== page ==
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3 Different But Common Medical Procedures That You Should Be Wary Of | Amoils.com

Added April 11, 2012, Under: Doctors

Mexican doctor talking with Chinese patient about xray

Medical procedures are of course expensive to carry out by the medical practitioner and even more expensive for the patient or health insurance company to pay for.  But are they always necessary?  These three medical procedures are expensive but can also be harmful when used unnecessarily and without good reason.

X-rays

These of course by their very nature involve radiation. Radiation is toxic to human cells and is known to cause serious health problems such as cancer. Unfortunately, not everybody responds to radiation in the same way. There is no knowing what dosage will be safe for one person while extremely harmful for another. You will hear both sides of the argument between those who consider X-rays to be carried out at safe levels and the complete opposite where others feel they pose a high level of risk.

In addition, you have to take into account that X-rays are cumulative as well as the risk of technicians making errors or equipment being miscalibrated. How many X-rays are you likely to have during a single year including visits to the dentist and other medical practitioners?  A new study has shown a link between frequent dental X-rays and an increased risk of developing non-cancerous brain tumors.  Researchers are using this study as a reminder of the dangers of frequent dental X-rays.

Dr. Elizabeth Claus, a professor of public health at the Yale University School of Public Health (and a neurosurgeon at Brigham and Women’s Hospital) led the study which was recently published in the journal Cancer.  Dr. Anita Gohel, director of radiology at Boston University’s Henry M. Goldman School of Dental Medicine, said students are taught to do a detailed visual and clinical exam first before breaking out the X-ray, therefore exposing patients to the lowest amount of radiation possible. She said  “X-rays do cause harm, we all know that, so the benefit should always outweigh the risk, and that’s what we teach dental students.” Radiation exposure from all common medical imaging tests is surprisingly large and poses substantial risks.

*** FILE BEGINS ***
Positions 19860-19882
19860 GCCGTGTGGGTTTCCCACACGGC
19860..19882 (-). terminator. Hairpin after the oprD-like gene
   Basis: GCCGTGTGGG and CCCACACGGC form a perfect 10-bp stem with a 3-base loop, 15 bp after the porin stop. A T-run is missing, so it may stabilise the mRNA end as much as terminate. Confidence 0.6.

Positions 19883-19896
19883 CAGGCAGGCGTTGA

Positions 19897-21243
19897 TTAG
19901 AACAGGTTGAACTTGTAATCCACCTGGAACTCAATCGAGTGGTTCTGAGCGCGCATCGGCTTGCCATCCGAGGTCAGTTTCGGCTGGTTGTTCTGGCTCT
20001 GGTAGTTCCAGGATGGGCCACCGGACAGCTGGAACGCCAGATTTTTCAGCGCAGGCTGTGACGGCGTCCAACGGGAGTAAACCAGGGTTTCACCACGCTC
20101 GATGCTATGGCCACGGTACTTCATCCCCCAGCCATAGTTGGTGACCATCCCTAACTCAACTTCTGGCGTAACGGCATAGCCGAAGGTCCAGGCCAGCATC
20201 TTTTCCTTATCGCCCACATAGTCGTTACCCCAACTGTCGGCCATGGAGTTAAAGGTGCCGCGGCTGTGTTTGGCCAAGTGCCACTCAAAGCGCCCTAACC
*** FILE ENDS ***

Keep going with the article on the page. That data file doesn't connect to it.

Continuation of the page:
CT Scans or computed tomography

These use X-rays to provide a cross section view of the body. If you are at all concerned about X-rays, then you need to know that CT scans are very much more dangerous as they can emit up to 500 times the radiation of X-rays. While doctors find CT scans to be a very useful diagnostic tool, providing enhanced imaging, what are the long term consequences for you the patient?  It is thought that CT scans are so powerful that they could be causing up to 2% of all cancers in the USA so you really need to weight up the benefits versus the risks.  Both X-rays and CT scans have become so ordinary and routine that they may have lulled us into a sense of complacency.  CT scans can of course be life saving if they  find a perforated appendix or a fractured skull or a blood clot in the lung when other tests are inconclusive.  The USA has the highest per capita rate of CT scans in the world with some 70 million CT scans being carried out every year.  Since 1980, the number of CT scans have risen by more than 20 times.

MRIs

These are often regarded as the “radiation-free” way to get good medical imaging and therefore a safer option. The MRI scan is used to investigate or diagnose conditions that affect soft tissue such as: tumors ( including cancer); soft tissue injuries such as damaged ligaments; joint injury or disease; spinal injury or disease; injury or disease of internal organs including the brain, heart and digestive organs.

However, in some cases such as in the investigation of blood vessels, a contrast dye is injected into a vein immediately prior to the scan. This helps to produce a clearer picture. In rare cases, a patient may have an allergic reaction to the contrast dye. However, this contrast agent contains the radioactive element, gadolinium. Once injected, this radioactive contrast courses through your entire body via your circulation system ensuring a direct source of radioactive contamination. While the government and medical establishment say this radioactive concoction is safe, it does come with a long list of minor side effects and a small chance of major side effects including death. You need to be aware of this possibility so that you do not have such a procedure (when such a contrast agent has to be injected) unless it is absolutely necessary.

Mamograms are a further procedure involving radiation which women should be knowledgeable about. I have written on these in my post.

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